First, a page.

The Death of the Saviour – A Review by Bob Thomas
This is a book* which draws the reader in as it outlines and analyses all the events and elements of the crucifixion, which he sees as the central event of all Scripture. In so doing he relates these events back to Old Testament prophecies and forward to New Testament fulfillments and outcomes in the Early Church.
The book began life as a series of sermons preached in the author’s church, Second Presbyterian in Greenville, South Carolina, USA, and to some extent begs the question of whether or not sermons should be put into print. I’m one of those who welcome sermons being put into print, largely as preached and with a minimum of tidying up. Phillips however has given his original sermon series a comprehensive makeover to the extent that unless we were told what had happened we would never have guessed at the original genre. I think that’s why, for me, this book is slow to take off. Nevertheless, as it gathers momentum it becomes evident that a vast amount of material has been gathered and refined into a really helpful book.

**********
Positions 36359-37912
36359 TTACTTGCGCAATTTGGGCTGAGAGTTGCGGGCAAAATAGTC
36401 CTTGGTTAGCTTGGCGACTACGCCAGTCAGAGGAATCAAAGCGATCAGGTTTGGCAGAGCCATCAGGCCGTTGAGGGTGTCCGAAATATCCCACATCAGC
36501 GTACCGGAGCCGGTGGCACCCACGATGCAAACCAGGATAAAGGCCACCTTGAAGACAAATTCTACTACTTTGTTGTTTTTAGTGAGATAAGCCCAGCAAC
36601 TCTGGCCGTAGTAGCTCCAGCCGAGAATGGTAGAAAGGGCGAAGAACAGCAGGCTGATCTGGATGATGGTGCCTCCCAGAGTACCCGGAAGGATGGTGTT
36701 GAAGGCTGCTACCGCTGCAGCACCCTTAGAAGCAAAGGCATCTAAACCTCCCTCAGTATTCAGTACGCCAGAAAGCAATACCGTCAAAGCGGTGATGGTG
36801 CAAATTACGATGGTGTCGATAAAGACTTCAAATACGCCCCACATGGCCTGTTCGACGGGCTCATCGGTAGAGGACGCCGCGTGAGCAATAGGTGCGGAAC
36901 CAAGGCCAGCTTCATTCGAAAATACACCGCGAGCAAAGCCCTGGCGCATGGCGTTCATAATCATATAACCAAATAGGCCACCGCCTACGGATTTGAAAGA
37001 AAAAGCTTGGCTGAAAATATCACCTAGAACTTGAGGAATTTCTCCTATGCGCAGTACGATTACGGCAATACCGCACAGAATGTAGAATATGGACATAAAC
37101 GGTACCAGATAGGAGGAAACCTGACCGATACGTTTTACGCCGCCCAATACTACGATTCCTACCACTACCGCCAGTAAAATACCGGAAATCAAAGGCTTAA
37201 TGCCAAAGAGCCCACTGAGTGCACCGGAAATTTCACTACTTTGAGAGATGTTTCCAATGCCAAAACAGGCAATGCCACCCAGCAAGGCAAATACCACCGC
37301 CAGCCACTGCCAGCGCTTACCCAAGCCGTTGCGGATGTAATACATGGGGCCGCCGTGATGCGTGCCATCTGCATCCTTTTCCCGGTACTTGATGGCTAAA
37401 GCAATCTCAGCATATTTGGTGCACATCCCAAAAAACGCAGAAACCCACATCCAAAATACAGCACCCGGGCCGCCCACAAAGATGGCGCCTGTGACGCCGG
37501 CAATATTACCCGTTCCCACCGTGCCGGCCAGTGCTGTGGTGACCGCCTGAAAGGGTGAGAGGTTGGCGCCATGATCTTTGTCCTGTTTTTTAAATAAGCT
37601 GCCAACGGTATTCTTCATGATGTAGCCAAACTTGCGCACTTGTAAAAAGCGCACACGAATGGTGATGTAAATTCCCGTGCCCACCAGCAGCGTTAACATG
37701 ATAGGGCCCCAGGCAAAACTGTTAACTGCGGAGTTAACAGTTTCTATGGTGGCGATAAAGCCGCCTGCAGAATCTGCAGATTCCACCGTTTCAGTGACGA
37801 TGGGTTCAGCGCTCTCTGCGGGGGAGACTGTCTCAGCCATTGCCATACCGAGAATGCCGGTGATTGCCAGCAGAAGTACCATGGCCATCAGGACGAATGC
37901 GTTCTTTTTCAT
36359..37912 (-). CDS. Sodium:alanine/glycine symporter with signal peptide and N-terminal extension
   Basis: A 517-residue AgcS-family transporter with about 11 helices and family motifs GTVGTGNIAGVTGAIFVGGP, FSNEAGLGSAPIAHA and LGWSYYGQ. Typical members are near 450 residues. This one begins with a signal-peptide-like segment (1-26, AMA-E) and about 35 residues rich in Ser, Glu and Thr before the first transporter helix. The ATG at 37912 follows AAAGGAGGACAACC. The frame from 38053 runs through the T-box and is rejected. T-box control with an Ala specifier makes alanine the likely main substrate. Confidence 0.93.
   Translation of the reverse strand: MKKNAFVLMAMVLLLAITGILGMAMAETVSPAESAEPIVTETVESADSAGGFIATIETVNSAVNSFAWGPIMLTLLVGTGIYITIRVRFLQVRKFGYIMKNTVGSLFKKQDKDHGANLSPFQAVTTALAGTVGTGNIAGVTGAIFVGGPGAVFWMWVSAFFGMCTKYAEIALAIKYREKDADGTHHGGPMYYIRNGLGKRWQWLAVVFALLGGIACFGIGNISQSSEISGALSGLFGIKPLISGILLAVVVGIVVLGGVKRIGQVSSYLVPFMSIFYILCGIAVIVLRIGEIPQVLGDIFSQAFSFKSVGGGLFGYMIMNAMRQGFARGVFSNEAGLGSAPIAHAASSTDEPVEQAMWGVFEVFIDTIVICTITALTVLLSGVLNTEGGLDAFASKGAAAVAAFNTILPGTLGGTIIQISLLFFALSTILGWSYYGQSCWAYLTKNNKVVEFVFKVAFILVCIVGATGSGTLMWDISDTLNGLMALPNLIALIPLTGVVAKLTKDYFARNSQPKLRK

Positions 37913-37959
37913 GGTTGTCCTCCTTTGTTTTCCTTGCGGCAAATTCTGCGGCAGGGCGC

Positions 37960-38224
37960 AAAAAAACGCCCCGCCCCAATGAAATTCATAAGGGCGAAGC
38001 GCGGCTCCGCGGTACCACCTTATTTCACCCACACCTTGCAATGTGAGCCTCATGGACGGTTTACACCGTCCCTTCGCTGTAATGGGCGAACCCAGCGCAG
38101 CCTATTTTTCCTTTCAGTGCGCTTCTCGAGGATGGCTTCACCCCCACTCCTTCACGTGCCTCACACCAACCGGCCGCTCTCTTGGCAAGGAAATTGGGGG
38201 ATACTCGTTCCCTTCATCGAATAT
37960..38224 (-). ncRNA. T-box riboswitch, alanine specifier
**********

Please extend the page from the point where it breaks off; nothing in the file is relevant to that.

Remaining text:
The cross is, of course, central to all of Scripture. Possibly the most helpful sections of the book are those outlining the various views of the atonement before settling on penal substitutionary atonement as the correct one, and the work of Christ as finished on the cross. These doctrines reside in troubled waters thanks to Romanism on the one hand and liberalism on the other, and our author steers us into the clear waters of orthodoxy first charted by Anselm, Archbishop of Canterbury, in his book Cur Deus Homo?
An abundance of quotes from many sources show something of the volume of work undertaken in writing this book and in themselves represent added value to an already valuable book.
The author’s prayer is: ‘May God bless these brief studies to magnify Christ’s saving achievements in our minds, and inspire us to a more fervent adoration of Christ from our hearts . . . May he who died but lives forever be glorified through God’s Word.’ It will surely be granted ‘beyond all (he) can ask or imagine.’
Studies in John's Gospel
This is a book* which draws the reader in as it outlines and analyses all the events and elements of the crucifixion, which he sees as the central event of all Scripture. In so doing he relates these events back to Old Testament prophecies and forward to New Testament fulfillments and outcomes in the Early […]
Taken with permission from Australia’s online magazine New Life, September 15, 2012, edited by Bob Thomas.
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